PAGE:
Mass Effect 3 Omega DLC review (360)

written by Alex ‘Alaric’ Lemcovich on 1.12.12 me3-omega

An apathetic use of pristine source material, Mass Effect 3’s latest downloadable episode, which sees Sheppard helping the powerful Asari ‘leader’ of the criminal underworld Aria T’Loak retake Omega Station from Cerberus troops, is a piece of content that should have garnered better summations than the ones you’ll find herein. That being said, all that follows is well deserved.

Mass Effect enthusiasts know that BioWare has the developer know-how to make a decent script into a brilliant in-game scene with the right music, effective ambience, good level design and visual presentation. Unfortunately, Omega fails to deliver in every one of these at a few crucial junctures and in so doing breaks a sizeable portion of the sci-fi drama and intrigue that the script contains.

It should by no means be judged as a terrible effort. There are things in Omega that have been achieved beyond any general expectations, specifically the opening scenes where a brutal space battle takes place and later on the inclusion of a Reaper unit BioWare originally cut from the game.

Go and watch the launch trailer for this content. Open a new browser window; do it now. Looks good, doesn’t it? High quality storytelling and dialogue, all the stuff that made us love Mass Effect 3 (perhaps a little too much in some cases).

Whether or not the following issues are intentional is hard to tell. Perhaps there will be a patch later on to fix the problems if not, but there are key scenes – like the ones you’ve just witnessed in the trailer – where there’s no impactful background audio, general crowd ambience, or sound effects. You don’t believe what you’re seeing because it’s hard to feel immersed in it and no voice actor or actress, regardless of how good they are, can carry the weight of that player immersion by themselves. Worse, there are moments when character models go completely off the rails.

There are cutscenes depicting intense ground warfare on the streets of Omega Station where you’ll hear the sounds of a few bullets whizzing past and nothing more. No cries from the armed civilian populace trying to rally themselves, no Cerberus soldiers shouting orders or warnings to each other; you’re very much aware that you’re playing a video game that’s trying to immerse you rather than actually feeling immersed – and there’s no excuse for it.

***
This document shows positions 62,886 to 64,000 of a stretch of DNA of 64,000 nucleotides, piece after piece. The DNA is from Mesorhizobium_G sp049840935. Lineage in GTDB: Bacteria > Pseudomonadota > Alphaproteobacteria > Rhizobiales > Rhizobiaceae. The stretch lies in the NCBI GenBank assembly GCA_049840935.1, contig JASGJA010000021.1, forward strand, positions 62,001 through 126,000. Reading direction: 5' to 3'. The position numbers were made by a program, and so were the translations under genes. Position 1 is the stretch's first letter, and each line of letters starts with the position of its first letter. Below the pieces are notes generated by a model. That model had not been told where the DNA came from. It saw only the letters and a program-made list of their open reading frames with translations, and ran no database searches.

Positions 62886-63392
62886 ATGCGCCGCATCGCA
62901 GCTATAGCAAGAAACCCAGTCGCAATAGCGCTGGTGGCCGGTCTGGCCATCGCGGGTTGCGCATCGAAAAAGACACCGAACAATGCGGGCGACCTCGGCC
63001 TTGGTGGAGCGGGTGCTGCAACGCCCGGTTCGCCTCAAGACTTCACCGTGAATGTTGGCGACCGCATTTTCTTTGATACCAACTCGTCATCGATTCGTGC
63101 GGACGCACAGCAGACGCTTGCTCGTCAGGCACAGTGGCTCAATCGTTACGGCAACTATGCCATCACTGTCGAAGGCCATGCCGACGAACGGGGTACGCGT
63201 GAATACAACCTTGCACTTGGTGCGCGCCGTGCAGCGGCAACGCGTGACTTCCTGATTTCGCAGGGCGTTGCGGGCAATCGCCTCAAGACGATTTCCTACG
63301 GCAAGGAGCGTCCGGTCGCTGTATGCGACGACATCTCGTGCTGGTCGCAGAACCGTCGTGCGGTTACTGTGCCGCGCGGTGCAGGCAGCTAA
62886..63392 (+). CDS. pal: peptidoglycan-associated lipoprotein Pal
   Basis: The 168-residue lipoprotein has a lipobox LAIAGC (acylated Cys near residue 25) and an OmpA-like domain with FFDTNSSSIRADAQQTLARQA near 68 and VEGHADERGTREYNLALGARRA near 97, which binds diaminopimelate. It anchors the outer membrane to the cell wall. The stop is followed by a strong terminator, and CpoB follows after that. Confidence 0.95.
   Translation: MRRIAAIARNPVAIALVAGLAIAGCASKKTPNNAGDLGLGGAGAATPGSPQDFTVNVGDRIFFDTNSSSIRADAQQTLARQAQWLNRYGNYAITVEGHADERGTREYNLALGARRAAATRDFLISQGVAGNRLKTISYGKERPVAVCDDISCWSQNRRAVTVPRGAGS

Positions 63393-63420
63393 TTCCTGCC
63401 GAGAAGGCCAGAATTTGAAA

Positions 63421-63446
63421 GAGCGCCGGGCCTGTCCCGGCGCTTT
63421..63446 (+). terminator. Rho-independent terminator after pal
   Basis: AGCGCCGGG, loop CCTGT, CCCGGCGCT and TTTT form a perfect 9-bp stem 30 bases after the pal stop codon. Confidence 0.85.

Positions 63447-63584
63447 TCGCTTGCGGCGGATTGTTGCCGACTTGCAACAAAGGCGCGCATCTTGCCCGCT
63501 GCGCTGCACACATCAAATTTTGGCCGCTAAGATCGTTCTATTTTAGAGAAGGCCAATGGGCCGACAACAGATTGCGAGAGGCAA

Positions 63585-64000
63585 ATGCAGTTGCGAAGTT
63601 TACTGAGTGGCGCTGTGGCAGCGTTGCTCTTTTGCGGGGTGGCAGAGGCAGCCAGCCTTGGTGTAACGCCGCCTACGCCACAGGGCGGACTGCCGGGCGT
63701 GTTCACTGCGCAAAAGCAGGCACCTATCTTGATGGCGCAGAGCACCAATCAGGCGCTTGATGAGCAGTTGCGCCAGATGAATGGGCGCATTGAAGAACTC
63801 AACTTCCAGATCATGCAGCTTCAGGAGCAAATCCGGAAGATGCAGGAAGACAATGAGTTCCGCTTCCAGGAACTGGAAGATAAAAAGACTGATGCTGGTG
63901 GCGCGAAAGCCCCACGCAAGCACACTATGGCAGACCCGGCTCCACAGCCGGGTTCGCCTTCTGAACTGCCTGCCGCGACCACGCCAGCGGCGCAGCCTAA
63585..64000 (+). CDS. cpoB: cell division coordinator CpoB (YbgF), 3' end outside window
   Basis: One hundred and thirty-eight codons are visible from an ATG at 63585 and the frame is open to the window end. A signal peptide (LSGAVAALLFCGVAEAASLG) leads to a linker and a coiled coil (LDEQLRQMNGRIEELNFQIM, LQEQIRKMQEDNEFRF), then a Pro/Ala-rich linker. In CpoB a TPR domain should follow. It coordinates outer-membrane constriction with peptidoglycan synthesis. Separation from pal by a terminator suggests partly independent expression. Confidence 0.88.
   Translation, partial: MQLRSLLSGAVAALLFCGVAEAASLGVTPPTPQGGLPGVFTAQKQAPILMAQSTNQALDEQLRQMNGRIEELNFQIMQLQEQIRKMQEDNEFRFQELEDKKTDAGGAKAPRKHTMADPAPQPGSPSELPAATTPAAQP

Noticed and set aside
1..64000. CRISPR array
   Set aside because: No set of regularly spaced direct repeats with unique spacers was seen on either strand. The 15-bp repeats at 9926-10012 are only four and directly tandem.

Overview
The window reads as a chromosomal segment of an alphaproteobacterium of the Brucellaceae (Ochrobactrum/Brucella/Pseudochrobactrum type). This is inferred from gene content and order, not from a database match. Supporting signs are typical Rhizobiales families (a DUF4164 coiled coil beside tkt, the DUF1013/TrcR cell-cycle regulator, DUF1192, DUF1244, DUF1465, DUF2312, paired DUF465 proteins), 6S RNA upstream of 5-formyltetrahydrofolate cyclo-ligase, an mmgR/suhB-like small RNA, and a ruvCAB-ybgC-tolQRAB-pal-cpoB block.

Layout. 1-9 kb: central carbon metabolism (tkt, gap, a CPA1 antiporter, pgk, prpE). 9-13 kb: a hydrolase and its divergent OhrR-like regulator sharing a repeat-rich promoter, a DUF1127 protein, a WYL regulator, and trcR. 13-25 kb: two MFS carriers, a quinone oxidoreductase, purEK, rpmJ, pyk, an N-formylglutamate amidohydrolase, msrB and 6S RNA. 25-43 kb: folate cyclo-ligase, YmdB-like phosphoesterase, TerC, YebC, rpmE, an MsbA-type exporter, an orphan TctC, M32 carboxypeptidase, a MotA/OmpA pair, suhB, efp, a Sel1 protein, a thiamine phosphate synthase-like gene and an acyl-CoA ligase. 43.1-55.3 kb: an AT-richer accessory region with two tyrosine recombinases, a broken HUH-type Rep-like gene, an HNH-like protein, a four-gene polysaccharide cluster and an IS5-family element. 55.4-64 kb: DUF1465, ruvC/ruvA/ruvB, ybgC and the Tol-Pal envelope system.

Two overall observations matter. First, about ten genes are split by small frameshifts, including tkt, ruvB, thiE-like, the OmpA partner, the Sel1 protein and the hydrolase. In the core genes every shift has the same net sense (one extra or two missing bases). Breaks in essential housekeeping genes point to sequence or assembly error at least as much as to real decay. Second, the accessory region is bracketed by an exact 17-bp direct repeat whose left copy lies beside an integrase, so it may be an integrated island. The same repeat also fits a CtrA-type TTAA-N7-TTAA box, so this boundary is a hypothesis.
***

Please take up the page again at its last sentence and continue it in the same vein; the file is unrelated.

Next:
Leviathan, the previous single player content, was on par with the rest of ME3 and about as close to ME2’s Lair of the Shadow Broker in terms of suspense and mystery as it could get. There are opportunities aplenty for Omega to achieve similar levels of quality, but it’s like BioWare never bothered to reach high enough for them. What is Cerberus actually doing beyond the dreaded Omega-4 Relay, for example? We never find out, nor is it apparently deemed important to go and stop them from doing it which seemed kind of silly. In fact, once the mission is over and done with, we don’t get to travel to Omega as a fully-functioning citadel for the criminal underworld, and that will really piss off the fans given that this pack comes at a higher price tag than most Mass Effect expansions.

There are positive sides to the gameplay with Aria and an old associate of hers being attached to Sheppard’s squad with new powers, and new toys can be found in the form of weapons and attachments. The new enemies are challenging, though we don’t get to fight the Cerberus Dragoon units or the Collectors which were both released into the multiplayer portions of the game and that feels like a wasted opportunity – one of many. Level design isn’t too bad, but when you look at what Leviathan offers you’ll wonder why more couldn’t be included on board the galaxy’s biggest space station.

Ultimately Omega is well conceived but poorly executed. Lasting maybe a few hours, it has little to offer fans except one or two nods to those who read the Dark Horse comics and people who can look past the shoddiness of the cutscenes. It’s a pity really, because it starts with such promise. Imagine that: good characters, great settings, and a fantastic script…all tarnished by bad presentation. They deserved so much more from a team like BioWare.

3 stars
New Panasonic 3DTVs available

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